Cancer information overload: Discriminant validity and relationship to sun safe behaviors

Jakob D. Jensen, Manusheela Pokharel, Nick Carcioppolo, Sean Upshaw, Kevin K. John, Rachael A. Katz

Research output: Contribution to journalArticle

Abstract

Objective: Past research suggests a large number of adults feel overwhelmed by the amount of cancer information – a phenomenon labeled cancer information overload (CIO). The current study examines whether CIO is discriminant from other negative message perceptions (reactance, information avoidance) and related to sun safe behaviors. Methods: U.S. adults (N = 2,219) completed survey questions assessing CIO, dispositional reactance, defensive/information avoidance, sun safe behavior, and knowledge. Results: The results demonstrated that CIO was discriminant from dispositional reactance, information avoidance, and defensive avoidance, and individuals with higher overload were more likely to tan, less likely to have an annual checkup with a healthcare provider, and less knowledgeable about sun safe protection. Unexpectedly, individuals with higher CIO were more likely to wear wide-brimmed hats. Conclusion: CIO is distinct from reactance and avoidance, and related to performance/knowledge of sun safe behaviors, and receiving annual healthcare checkups. Practice Implications: The correlation between CIO and sun safe behavior differs by behavior; a pattern which suggests practitioners might benefit from adapting their communication strategy based on the target population and behavior.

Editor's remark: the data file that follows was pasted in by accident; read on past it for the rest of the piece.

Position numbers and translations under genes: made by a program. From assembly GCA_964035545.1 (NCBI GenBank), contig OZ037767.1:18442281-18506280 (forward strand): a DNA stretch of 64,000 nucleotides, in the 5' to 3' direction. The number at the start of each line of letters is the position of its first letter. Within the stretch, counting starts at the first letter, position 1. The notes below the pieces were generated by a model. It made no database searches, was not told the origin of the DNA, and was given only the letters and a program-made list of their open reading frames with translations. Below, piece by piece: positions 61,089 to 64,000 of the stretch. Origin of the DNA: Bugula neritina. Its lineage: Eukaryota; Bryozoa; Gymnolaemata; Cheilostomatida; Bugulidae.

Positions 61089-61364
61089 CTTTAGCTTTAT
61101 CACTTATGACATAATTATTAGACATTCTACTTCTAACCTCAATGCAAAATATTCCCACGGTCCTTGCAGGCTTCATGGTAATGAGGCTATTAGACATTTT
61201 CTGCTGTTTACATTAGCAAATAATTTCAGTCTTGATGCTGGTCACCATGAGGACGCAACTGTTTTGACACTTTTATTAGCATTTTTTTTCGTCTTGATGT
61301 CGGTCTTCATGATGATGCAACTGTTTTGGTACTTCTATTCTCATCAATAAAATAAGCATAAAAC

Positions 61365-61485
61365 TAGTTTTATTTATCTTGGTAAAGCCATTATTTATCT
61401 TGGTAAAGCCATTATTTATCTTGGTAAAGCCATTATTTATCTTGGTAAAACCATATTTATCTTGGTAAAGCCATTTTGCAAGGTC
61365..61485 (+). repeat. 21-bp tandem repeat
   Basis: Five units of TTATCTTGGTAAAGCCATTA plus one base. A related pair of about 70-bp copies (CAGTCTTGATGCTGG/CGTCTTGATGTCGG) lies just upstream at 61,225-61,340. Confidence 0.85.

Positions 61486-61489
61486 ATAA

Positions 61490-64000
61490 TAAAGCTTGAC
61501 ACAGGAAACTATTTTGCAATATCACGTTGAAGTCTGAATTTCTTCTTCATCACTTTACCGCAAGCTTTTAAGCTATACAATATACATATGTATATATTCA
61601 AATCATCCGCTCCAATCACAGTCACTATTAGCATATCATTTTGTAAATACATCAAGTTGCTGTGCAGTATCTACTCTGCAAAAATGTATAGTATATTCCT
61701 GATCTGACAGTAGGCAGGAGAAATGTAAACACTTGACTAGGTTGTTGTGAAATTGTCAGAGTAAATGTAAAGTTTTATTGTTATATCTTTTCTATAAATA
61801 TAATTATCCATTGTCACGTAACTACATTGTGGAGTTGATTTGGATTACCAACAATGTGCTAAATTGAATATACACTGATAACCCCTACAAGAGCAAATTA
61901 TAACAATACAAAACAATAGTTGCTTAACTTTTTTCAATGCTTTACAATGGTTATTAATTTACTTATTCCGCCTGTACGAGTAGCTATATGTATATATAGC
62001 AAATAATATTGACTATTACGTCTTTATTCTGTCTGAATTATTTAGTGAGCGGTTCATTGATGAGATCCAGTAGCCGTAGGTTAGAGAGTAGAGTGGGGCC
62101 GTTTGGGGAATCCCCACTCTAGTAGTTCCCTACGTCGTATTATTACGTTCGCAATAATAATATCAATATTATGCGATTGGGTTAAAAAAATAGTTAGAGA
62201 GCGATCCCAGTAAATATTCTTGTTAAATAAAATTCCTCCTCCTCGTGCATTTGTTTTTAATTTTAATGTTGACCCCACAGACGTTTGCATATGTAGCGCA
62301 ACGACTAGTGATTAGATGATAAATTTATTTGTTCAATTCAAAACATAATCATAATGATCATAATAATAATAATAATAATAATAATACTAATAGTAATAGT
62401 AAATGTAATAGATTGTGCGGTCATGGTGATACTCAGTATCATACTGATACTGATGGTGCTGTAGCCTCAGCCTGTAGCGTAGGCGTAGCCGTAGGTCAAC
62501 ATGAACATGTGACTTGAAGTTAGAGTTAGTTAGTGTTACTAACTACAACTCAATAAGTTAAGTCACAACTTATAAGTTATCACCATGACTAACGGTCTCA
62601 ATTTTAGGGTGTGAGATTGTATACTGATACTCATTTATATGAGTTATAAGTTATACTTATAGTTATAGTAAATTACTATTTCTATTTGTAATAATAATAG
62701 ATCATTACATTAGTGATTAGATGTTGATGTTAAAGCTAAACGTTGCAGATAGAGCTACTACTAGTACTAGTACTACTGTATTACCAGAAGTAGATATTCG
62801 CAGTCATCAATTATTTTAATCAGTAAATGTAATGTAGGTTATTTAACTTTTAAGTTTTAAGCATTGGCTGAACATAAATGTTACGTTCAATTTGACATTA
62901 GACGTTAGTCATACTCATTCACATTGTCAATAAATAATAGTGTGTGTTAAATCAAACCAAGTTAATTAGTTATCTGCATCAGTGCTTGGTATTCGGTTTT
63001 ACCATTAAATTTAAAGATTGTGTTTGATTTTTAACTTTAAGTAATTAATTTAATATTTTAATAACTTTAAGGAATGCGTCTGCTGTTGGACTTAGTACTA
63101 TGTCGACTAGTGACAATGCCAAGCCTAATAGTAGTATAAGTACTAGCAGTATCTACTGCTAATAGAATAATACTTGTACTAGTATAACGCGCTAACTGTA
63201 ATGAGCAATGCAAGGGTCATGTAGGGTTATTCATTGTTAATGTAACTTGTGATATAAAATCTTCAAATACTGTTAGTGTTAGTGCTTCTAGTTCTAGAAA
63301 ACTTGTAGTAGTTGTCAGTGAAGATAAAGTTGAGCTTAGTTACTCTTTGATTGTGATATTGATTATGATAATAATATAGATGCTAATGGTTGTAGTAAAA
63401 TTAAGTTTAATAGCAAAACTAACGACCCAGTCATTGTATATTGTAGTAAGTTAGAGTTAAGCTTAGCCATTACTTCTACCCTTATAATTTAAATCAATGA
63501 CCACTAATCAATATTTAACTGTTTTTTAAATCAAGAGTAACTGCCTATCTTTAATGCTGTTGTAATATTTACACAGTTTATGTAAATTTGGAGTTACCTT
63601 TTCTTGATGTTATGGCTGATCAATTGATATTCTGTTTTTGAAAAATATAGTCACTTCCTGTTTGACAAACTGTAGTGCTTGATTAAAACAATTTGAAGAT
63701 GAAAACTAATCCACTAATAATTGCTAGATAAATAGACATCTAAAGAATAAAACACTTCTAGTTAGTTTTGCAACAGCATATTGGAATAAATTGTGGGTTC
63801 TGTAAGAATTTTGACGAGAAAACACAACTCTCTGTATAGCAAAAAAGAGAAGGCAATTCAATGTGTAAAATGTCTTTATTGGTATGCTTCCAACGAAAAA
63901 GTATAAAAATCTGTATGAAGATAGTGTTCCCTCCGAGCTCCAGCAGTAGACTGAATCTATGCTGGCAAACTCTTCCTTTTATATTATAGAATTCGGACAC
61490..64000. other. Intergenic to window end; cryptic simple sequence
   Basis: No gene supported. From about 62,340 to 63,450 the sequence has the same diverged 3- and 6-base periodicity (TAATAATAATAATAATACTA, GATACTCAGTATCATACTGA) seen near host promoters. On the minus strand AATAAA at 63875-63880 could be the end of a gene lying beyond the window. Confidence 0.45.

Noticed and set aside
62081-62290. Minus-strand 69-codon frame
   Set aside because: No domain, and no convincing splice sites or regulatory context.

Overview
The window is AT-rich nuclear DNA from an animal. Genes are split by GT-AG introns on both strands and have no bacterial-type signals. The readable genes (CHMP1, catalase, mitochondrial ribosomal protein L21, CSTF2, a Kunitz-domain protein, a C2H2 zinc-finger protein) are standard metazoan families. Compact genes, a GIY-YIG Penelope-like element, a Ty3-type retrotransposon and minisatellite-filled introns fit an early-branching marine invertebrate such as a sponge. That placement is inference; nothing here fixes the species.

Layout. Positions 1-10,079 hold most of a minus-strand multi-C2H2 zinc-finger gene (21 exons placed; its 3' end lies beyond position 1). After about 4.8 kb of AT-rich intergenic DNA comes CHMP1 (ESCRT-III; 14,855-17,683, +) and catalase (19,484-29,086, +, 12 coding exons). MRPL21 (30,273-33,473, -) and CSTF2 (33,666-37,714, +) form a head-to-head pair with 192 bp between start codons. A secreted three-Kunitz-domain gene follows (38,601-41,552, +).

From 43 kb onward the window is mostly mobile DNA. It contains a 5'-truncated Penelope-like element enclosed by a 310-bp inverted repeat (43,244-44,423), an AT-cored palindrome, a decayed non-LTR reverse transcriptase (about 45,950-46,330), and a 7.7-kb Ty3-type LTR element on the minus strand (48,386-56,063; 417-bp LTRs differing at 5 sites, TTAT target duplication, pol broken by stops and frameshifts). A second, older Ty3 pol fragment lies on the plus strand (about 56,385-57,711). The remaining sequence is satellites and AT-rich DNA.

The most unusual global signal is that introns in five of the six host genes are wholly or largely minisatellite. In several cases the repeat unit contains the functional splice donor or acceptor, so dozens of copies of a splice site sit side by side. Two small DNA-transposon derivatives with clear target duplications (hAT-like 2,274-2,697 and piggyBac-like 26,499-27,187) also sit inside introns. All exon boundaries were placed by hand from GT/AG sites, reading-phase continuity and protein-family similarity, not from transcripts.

Original languageEnglish (US)
JournalPatient Education and Counseling
DOIs
StateAccepted/In press - Jan 1 2019
Externally publishedYes

Fingerprint

Solar System
Neoplasms
Health Services Needs and Demand
Health Personnel
Communication
Delivery of Health Care
Research

Keywords

  • Cancer information overload
  • Defensive avoidance
  • Discriminant validity
  • Dispositional reactance
  • Information avoidance
  • Sun safe behavior
  • Tanning

ASJC Scopus subject areas

  • Medicine(all)

Cite this

Cancer information overload : Discriminant validity and relationship to sun safe behaviors. / Jensen, Jakob D.; Pokharel, Manusheela; Carcioppolo, Nick; Upshaw, Sean; John, Kevin K.; Katz, Rachael A.

In: Patient Education and Counseling, 01.01.2019.

Research output: Contribution to journalArticle

Jensen, Jakob D. ; Pokharel, Manusheela ; Carcioppolo, Nick ; Upshaw, Sean ; John, Kevin K. ; Katz, Rachael A. / Cancer information overload : Discriminant validity and relationship to sun safe behaviors. In: Patient Education and Counseling. 2019.
@article{88e4f1819f6e43afb06cbdb58ca95d29,
title = "Cancer information overload: Discriminant validity and relationship to sun safe behaviors",
abstract = "Objective: Past research suggests a large number of adults feel overwhelmed by the amount of cancer information – a phenomenon labeled cancer information overload (CIO). The current study examines whether CIO is discriminant from other negative message perceptions (reactance, information avoidance) and related to sun safe behaviors. Methods: U.S. adults (N = 2,219) completed survey questions assessing CIO, dispositional reactance, defensive/information avoidance, sun safe behavior, and knowledge. Results: The results demonstrated that CIO was discriminant from dispositional reactance, information avoidance, and defensive avoidance, and individuals with higher overload were more likely to tan, less likely to have an annual checkup with a healthcare provider, and less knowledgeable about sun safe protection. Unexpectedly, individuals with higher CIO were more likely to wear wide-brimmed hats. Conclusion: CIO is distinct from reactance and avoidance, and related to performance/knowledge of sun safe behaviors, and receiving annual healthcare checkups. Practice Implications: The correlation between CIO and sun safe behavior differs by behavior; a pattern which suggests practitioners might benefit from adapting their communication strategy based on the target population and behavior.",